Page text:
U.S. Should Allow South Korea More Atomic Activities: Govt. Think Tank

A South Korean think tank affiliated with the government on Monday urged the United States to permit Seoul to expand its range of permitted atomic energy production activities to include uranium enrichment and the recycling of used fuel, the Yonhap News Agency reported.

A soon-to-expire bilateral nuclear cooperation deal bars South Korea from recycling used atomic fuel or refining uranium -- activities that have both peaceful and nuclear-weapon applications. The two nations are negotiating a replacement accord that the South hopes will include the right to use developmental pyroprocessing technology, which does not remove separated plutonium from other atomic elements. 

 "The U.S. nuclear cooperation policy towards restricting South Korea's peaceful enrichment and reprocessing is contradictory to the bilateral partnership built on mutual respect under the Korea-U.S. strategic alliance," states a new report by the South Korean Foreign Ministry-linked Korean Institute of Foreign Affairs and National Security.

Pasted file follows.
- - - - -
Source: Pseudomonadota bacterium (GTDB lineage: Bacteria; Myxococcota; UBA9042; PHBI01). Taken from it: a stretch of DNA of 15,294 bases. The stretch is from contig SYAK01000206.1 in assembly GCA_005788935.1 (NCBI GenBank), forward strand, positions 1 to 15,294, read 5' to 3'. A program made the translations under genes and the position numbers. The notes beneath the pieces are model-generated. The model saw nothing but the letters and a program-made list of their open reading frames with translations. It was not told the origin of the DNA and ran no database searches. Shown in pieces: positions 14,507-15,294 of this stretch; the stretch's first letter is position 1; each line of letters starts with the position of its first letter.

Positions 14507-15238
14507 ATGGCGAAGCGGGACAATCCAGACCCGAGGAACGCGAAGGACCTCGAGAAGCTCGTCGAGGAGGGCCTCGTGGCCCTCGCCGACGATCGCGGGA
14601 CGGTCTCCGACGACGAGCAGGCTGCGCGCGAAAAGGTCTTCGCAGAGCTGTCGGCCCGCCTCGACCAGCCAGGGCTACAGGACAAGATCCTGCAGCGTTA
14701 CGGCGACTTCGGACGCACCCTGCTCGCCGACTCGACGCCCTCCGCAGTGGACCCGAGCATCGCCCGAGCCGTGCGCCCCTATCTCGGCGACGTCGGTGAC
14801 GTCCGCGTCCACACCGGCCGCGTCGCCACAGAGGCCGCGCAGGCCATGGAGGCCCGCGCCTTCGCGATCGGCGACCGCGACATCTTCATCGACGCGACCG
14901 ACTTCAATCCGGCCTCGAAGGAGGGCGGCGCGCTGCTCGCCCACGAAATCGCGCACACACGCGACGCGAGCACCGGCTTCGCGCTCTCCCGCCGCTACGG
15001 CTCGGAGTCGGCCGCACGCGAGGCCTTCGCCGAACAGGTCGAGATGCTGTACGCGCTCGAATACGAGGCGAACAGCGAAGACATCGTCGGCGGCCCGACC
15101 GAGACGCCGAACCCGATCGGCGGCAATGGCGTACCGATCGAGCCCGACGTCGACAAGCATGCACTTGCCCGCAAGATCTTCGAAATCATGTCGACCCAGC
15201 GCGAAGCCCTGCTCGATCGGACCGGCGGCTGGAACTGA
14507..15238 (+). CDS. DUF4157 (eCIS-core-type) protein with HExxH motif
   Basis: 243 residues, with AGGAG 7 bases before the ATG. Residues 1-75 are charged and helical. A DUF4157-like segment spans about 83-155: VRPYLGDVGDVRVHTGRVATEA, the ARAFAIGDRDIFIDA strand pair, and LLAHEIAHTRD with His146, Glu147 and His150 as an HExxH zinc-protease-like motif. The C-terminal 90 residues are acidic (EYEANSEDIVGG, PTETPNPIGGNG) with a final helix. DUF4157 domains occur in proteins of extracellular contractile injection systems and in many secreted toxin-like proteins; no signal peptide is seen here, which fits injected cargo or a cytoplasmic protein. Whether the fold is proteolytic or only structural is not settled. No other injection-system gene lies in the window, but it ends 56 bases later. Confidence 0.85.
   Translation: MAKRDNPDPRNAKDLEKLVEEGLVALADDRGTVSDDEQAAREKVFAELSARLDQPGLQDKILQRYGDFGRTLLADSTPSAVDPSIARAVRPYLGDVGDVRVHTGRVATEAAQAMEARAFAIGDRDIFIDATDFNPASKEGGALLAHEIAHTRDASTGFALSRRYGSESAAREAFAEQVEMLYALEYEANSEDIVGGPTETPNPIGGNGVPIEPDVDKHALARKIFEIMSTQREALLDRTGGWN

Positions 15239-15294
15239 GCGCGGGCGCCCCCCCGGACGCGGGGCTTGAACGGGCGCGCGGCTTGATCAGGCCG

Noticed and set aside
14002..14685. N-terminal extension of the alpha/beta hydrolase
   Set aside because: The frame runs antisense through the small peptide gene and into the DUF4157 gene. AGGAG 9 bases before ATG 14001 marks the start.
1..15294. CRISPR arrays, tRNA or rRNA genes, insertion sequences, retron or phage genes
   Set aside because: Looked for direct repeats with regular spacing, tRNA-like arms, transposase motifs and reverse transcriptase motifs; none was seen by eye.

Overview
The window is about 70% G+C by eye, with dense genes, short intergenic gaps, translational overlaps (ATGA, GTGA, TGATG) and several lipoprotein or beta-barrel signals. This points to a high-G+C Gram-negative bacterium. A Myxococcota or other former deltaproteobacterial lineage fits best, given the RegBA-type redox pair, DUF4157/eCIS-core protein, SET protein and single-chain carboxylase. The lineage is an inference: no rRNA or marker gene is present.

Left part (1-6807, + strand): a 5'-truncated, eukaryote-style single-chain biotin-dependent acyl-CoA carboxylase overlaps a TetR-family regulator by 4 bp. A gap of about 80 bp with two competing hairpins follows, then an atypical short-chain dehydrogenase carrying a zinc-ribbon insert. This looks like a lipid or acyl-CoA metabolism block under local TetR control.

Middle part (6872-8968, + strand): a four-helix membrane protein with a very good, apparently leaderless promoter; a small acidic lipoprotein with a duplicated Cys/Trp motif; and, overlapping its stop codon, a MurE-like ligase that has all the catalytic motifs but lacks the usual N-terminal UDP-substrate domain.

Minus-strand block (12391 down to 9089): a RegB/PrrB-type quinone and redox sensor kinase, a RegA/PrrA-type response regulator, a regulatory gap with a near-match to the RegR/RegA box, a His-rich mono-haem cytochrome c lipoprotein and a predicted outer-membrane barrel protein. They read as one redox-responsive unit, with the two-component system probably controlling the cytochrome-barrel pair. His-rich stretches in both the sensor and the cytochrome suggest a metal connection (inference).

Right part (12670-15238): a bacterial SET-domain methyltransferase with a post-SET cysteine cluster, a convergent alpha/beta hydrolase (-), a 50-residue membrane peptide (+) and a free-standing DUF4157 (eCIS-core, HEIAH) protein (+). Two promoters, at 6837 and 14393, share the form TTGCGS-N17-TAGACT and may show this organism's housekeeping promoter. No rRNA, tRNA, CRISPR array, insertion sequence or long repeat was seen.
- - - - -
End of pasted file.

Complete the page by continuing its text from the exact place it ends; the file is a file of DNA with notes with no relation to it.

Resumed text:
"Given the fact that South Korea has been actively working to strengthen a global nonproliferation regime, the U.S. needs to fully change its policy on nuclear cooperation with South Korea," report author Jun Bong-geun wrote.

 

September 18, 2012
About

A South Korean think tank affiliated with the government on Monday urged the United States to permit Seoul to expand its range of permitted atomic energy production activities to include uranium enrichment and the recycling of used fuel, the Yonhap News Agency reported.

Countries